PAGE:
Bache was a great-grandson of Benjamin Franklin and related to leading families of of Philadelphia, facts not insignificant in his future career. After graduating from West Point at the head of his class in 1825, he served for two years in the Corps of Engineers before accepting a professorship of natural philosophy and chemistry at the University of Pennsylvania, a position he held until his resignation in 1836 to organize Girard College. Upon returning from a two-year sojourn in Europe (1836–1838), where he studied primary and secondary education, Bache wrote a report on his findings for Girard College that exerted considerable influence on the development of education in the United States, by proposing adoption, in American high schools, of features from the German Gymnasium and the French lycée (1839). He put his views into practice by organizing Central High School of Philadelphia. In 1842 Bache returned to the University of Pennsylvania, but left for Washington at the end of 1843 to succeed F.R. Hassler as head of the Coast Survey, a position he held for the rest of his life.

In Philadelphia, Bache’s scientific career followed many of the conventional paths for that period. He dabbled in chemical analysis and experimented on the effects of color on the radiation and absorption of heat. Like many of his contemporaries, he tried his hand at electromagnetism and astronomy, but with no particular success, his dispute with Denison Olmsted on meteoric showers being a notably poor showing. He was, however, outstanding in assuming leading roles in the affairs of both the American Philosophical Society and the Franklin Institute.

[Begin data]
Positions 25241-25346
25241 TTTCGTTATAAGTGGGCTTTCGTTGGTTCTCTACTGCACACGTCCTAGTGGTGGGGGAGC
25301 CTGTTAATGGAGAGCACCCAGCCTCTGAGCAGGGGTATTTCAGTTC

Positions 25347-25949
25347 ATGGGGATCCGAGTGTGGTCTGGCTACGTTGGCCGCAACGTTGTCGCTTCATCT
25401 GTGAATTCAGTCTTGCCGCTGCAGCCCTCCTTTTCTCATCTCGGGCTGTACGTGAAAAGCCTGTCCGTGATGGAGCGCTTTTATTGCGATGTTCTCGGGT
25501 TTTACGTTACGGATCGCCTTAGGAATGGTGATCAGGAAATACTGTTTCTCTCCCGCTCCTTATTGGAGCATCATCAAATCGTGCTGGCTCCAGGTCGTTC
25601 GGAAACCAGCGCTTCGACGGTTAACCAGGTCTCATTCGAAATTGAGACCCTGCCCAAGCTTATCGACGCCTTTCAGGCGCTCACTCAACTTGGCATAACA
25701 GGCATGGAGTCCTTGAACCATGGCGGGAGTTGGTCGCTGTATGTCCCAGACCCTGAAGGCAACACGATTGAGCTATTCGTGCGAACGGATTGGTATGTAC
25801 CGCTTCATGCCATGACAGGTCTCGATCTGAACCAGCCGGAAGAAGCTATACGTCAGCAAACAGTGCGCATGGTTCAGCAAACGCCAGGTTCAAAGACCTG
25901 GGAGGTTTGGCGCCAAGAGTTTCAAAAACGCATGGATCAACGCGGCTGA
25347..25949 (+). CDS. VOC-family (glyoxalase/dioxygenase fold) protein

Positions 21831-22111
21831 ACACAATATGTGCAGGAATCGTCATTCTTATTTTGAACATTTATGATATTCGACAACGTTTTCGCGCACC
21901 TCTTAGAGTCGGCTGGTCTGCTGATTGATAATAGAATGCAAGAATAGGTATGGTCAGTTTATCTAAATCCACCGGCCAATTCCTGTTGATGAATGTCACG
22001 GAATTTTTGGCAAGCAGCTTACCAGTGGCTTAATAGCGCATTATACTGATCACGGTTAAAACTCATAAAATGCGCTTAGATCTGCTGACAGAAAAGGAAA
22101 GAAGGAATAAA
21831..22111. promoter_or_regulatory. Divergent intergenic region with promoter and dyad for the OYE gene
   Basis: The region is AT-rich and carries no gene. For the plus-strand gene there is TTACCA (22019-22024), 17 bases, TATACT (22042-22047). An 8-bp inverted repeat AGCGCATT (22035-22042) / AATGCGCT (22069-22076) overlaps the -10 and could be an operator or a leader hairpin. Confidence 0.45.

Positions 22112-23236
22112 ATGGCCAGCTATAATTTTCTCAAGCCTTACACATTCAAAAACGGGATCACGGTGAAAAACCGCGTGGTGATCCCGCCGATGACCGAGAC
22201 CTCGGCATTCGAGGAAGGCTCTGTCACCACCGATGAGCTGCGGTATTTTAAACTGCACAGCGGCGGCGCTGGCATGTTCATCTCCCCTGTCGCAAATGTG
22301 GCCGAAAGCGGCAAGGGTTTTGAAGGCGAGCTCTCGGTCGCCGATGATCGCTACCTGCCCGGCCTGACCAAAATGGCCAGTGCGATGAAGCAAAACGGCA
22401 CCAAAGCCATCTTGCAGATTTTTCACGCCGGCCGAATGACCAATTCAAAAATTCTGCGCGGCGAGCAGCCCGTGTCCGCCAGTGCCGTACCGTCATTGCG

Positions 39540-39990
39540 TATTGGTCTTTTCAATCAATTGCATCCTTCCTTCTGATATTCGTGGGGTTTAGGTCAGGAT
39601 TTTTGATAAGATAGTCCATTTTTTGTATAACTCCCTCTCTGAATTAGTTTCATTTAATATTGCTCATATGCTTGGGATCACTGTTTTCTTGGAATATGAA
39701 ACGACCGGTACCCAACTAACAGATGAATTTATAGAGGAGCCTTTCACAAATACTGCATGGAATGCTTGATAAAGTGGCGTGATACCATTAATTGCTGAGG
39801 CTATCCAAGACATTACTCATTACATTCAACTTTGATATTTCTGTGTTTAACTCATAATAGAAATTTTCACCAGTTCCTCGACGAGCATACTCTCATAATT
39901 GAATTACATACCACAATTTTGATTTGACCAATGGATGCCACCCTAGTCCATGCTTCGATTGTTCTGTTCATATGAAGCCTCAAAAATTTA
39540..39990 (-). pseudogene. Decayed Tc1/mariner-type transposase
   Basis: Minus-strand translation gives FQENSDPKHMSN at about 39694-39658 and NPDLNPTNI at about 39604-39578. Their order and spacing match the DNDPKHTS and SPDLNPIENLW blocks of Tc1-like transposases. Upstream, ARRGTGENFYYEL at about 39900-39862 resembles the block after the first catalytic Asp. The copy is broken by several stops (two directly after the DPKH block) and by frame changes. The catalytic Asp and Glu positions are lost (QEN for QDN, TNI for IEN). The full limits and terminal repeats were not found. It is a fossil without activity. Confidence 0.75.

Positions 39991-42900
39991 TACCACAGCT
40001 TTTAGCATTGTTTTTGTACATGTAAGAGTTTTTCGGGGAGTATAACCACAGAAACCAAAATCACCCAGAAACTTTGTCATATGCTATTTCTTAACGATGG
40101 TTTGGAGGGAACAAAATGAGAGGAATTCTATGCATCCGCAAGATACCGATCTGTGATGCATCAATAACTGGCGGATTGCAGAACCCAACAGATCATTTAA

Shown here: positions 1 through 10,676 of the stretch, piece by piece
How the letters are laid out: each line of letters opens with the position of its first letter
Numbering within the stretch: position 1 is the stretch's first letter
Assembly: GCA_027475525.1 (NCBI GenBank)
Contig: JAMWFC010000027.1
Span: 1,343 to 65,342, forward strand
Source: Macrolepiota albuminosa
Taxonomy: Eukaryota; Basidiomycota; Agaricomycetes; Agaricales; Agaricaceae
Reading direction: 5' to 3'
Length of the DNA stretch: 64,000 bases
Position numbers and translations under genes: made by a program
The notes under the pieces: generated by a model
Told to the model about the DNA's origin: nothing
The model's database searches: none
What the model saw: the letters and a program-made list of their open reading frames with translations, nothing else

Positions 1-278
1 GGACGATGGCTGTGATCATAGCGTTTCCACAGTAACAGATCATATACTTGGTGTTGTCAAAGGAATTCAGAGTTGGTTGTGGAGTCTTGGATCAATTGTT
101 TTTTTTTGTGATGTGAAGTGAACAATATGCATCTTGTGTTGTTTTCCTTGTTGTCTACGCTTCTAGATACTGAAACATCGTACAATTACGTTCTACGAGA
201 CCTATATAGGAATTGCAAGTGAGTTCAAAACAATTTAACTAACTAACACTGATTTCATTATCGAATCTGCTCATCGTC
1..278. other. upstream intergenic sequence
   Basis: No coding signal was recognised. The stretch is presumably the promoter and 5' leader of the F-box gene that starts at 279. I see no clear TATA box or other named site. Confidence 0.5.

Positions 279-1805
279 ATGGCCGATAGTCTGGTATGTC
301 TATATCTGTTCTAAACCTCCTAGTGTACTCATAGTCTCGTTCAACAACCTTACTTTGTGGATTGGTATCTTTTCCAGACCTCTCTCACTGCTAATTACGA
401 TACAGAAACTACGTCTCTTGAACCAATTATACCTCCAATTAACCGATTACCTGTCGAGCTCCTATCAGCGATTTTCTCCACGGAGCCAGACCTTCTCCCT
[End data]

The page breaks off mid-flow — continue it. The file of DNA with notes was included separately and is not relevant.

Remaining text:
At the latter he directed a significant investigation of the explosion of steam boilers for the federal government (Journal of the Franklin Institute, 17 , 1836). Not only was this notable for experimental virtuosity it was also one of the first deliberate uses of science by the government for the solution of a practical problem. It also established a pattern for Bache’s subsequent career and a precedent for the later development of federal policy toward science and technology.

Increasingly during the Philadelphia period, Bache became involved in studies of the physics of the earth, particularly terrestrial magnetism and meteorology, After returning from Europe, where he had made observations of declination and inclination for comparison with American readings, he attempted to establish an American system that would fit into Sir Edward Sabine’s world network of magnetic observatories. All that resulted, however, was an observatory at Girard College, the first of its kind in the United States. Perhaps the most interesting work in this vein was Bache’s unsuccessful attempt with Humphrey Lloyd to determine longitude by simultaneous magnetic observations (Proceedings, Royal Irish Academy, I, 1839)